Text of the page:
Column: Frans de Loos on Fair Pricing

 Fair Medicine recently attended the Fair Pricing meeting that was organised by the WHO and the Dutch Ministry of Health, Welfare and Sport in Amsterdam.Fair Medicine was invited to explain the new business model and to participate in workshops and discussions on how the Fair Medicine model will contribute to the fair pricing of medicines in the future.
It was great to see that so many parties were motivated to take up the challenge to understand and define what fair pricing of medicines is, and look for solutions when it is clear that unfair pricing limits the availability of medicines for those who need them.

Prices that are too high can be a problem, but prices that are too low can cause problems as well. Low prices are not fair for the industry if the price does not allow a fair margin that provides a sustainable business opportunity, causing companies to withdraw from the market. This often results in only a single supplier staying in the market, posing a danger that the supply cannot be guaranteed. Prices that are too high, on the other hand, are not fair for the patient. After all, what good is it if we can develop new innovative drugs, but even patients in high-income countries cannot afford them, let alone lower income countries.

I would like to focus on one remark that struck me when we discussed the solutions for fair pricing. The discussion dealt with whether governments should take a bigger role in the development of medicines. One of the representatives of a European government claimed that she would not dare to propose that more public money should be spent on development of medicines in her country, as it is too high a risk to invest into that industry.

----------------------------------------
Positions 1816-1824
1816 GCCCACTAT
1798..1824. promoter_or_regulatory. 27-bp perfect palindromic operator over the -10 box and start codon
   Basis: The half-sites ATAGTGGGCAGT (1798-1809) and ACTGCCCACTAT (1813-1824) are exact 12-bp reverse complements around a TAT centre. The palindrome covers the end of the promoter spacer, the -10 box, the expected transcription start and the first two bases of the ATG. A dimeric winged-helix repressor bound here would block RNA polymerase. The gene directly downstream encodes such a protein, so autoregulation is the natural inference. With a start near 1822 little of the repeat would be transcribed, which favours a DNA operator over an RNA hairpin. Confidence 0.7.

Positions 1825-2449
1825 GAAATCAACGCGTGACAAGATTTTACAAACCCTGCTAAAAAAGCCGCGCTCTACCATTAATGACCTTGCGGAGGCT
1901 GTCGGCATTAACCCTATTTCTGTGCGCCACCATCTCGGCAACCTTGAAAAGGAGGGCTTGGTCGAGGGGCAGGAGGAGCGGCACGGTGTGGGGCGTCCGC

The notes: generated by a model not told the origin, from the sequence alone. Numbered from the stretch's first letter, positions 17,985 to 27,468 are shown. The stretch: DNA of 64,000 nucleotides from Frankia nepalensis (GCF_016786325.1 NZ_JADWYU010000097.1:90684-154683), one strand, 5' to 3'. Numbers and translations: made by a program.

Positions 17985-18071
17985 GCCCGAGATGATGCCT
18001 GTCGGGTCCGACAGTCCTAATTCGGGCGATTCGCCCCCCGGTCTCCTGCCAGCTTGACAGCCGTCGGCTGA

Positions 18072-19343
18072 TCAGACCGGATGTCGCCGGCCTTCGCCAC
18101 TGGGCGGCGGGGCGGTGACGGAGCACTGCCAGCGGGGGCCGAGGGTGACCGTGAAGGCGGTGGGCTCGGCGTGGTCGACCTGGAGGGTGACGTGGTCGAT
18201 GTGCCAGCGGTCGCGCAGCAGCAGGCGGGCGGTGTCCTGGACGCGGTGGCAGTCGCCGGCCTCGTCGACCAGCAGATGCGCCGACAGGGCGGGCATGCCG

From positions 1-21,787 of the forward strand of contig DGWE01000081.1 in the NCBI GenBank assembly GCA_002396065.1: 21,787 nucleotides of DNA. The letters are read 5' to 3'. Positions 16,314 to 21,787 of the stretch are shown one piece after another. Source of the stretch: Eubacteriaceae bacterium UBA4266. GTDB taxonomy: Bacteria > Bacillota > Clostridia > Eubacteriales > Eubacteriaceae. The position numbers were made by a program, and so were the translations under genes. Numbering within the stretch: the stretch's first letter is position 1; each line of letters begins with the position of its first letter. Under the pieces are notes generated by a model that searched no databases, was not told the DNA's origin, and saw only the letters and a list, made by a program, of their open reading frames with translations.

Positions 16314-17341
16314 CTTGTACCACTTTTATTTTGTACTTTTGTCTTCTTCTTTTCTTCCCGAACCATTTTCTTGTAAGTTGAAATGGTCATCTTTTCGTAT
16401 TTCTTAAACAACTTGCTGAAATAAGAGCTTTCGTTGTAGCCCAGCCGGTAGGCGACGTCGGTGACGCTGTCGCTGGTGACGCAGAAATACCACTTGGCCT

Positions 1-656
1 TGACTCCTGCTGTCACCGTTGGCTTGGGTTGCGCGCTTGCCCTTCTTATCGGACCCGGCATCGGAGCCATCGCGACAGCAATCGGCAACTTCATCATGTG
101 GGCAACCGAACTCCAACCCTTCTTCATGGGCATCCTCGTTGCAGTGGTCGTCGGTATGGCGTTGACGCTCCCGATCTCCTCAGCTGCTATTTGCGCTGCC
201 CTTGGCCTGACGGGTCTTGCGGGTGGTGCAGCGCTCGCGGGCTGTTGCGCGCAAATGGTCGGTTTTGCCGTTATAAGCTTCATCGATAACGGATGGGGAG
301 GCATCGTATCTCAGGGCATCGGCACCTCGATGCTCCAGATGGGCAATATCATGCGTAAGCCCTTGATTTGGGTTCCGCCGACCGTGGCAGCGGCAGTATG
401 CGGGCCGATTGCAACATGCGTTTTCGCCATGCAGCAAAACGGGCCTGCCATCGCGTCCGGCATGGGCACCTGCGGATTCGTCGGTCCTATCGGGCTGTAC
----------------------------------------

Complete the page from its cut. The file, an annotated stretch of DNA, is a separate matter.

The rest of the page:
I would like to advocate a bolder approach, and indeed take the risk and use public money to develop the medicines we need. In fact, I believe that we have no choice as a society. In the current situation, we leave the risk to the industry and investors. They make the choice as to what products will be developed, and they make the choice how the product is priced in the market. Of course, they calculate the risk borne by the industry into the price of the product, as no company can afford to do otherwise. But is the risk fairly calculated, and do we get the right products to the market? As a society, we just don’t know and we have no influence.

So since we are paying for the risk borne by the industry anyway, let us be brave and use public money to invest into the right products, understand what the risks really are for the pharmaceutical industry, and regain control! It is the responsibility of us all to invest in a sustainable and affordable supply of medicines.


Frans de Loos
Director Fair Medicine